“We live in a diverse society where the challenges of daily living cause people to be confronted with difficult circumstances in a world where nothing is black and white,” she said.

Cardinal Gerhard Müller, prefect for the Congregation for the Doctrine of the Faith, criticized in 2013 those who champion the Church’s moral vision as a “seamless garment” while ignoring actual occasions of real injustice.

“The ‘seamless garment’ image was used to great effect to root the Church’s response to various moral issues — from nuclear proliferation to poverty — within the overarching teaching on the sanctity of human life, from natural conception to natural death,” he said.

“Unfortunately, however, it is also true that the image of the ‘seamless garment’ has been used by some theologians and Catholic politicians, in an intellectually dishonest manner, to allow or at least to justify turning a blind eye to instances of abortion, contraception, or public funding for embryonic stem cell research, as long as these were simultaneously accompanied by opposition to the death penalty or promotion of economic development for the poor - issues which are also part of the fabric of Catholic moral teaching,” he said.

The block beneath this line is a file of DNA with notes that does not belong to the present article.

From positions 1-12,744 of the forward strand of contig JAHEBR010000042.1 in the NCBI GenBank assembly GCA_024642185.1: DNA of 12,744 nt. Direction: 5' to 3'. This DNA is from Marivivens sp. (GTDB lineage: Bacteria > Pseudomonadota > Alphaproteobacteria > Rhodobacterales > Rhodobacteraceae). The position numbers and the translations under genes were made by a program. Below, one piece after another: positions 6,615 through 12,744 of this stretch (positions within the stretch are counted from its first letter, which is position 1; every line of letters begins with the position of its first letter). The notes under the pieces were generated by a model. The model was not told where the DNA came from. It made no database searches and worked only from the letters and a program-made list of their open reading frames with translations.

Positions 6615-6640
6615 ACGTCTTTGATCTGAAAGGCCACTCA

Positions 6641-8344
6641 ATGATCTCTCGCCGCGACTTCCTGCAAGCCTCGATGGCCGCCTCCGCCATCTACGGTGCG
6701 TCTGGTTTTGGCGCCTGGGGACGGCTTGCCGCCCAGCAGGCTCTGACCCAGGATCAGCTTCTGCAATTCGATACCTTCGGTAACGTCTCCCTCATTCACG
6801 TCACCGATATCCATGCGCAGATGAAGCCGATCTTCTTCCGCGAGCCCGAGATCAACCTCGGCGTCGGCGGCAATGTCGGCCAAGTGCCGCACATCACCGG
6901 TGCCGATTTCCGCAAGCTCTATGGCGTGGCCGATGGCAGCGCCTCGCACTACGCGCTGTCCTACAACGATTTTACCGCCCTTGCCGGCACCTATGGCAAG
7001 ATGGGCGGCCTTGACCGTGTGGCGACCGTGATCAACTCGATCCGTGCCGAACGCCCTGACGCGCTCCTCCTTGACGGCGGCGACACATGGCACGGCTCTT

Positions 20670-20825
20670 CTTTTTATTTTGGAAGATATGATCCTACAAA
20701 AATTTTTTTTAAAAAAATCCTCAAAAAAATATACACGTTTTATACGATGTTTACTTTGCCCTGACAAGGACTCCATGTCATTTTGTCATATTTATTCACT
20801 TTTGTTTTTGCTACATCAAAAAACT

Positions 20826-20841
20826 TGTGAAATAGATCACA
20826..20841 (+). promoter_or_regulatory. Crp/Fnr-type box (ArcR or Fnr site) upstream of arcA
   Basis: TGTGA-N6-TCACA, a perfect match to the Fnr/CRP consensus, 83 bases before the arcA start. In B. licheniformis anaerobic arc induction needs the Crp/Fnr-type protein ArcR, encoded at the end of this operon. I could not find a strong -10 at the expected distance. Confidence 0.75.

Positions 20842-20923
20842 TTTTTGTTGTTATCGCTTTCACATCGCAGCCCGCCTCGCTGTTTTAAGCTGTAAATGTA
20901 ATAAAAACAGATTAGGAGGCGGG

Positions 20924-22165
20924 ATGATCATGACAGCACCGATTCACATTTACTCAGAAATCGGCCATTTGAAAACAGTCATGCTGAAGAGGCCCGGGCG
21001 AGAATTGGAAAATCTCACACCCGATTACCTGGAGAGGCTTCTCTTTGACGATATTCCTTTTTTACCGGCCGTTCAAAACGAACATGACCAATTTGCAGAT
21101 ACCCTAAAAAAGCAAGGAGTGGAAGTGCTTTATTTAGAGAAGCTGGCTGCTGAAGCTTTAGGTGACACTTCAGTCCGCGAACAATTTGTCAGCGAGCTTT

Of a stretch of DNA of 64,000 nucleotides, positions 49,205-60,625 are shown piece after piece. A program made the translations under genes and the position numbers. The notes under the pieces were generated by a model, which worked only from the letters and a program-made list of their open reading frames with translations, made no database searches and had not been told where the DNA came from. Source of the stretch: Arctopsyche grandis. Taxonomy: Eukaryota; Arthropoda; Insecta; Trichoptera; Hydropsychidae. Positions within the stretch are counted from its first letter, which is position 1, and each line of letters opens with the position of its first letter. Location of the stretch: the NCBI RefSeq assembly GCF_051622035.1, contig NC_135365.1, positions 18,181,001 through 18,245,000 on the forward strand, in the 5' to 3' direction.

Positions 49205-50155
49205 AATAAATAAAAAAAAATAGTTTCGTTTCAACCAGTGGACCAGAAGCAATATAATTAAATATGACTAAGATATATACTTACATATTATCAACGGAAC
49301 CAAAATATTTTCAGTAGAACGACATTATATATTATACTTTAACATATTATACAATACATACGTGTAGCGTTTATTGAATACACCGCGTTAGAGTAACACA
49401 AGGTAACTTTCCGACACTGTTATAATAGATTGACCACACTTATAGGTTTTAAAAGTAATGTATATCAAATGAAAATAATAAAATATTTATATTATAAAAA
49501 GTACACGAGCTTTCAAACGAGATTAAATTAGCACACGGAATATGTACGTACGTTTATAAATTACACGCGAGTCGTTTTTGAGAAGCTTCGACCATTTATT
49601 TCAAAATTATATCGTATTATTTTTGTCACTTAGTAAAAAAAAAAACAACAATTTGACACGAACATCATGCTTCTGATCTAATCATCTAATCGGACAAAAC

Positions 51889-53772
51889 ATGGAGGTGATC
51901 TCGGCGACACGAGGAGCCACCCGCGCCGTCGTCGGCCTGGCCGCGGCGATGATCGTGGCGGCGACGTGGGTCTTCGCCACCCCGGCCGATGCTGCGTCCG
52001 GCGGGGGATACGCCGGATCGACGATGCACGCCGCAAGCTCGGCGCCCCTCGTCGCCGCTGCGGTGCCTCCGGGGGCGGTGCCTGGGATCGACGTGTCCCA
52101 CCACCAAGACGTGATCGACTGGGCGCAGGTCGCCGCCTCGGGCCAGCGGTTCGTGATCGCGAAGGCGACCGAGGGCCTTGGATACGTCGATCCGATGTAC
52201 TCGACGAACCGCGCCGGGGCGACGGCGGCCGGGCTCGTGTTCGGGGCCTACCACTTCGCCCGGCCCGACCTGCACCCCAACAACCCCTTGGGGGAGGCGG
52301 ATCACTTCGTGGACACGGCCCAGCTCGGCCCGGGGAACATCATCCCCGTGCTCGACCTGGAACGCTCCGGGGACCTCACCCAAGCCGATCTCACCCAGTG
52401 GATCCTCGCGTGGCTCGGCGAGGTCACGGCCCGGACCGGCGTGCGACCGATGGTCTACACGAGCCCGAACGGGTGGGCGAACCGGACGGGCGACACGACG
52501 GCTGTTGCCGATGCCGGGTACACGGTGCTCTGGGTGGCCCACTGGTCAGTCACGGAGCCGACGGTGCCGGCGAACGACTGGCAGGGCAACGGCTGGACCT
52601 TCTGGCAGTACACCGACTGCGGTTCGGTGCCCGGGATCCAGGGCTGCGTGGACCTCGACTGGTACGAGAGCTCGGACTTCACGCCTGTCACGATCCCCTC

The Prairie Messenger, which acts as the newspaper for a number of dioceses in Western Canada, has faced criticism in the past for opposing Catholic teaching.

In a July 2004 Catholic Insight article titled “A flawed stewardship,” Joe Campbell of Saskatoon, SK, called the Prairie Messenger’s editorial stance “disappointing” for taking what he called a “cafeteria approach to teachings on faith and morals, accepting some while rejecting others.”

Campbell criticized then-editor Rev. Andrew Britz, OSB, for failing to support Church teachings on issues such as the male priesthood, contraception, fornication, and homosexuality.

“Not only has Fr. Britz failed to support certain teachings, but he has repeatedly challenged them. He has managed this in three ways: through his editorials; through regular columnists he has retained; and through unbalanced coverage of certain events and issues,” he wrote at that time.

Jim Hughes, national president of Campaign Life Coalition, told LifeSiteNews that a Catholic publication should publish what the Catholic Church teaches.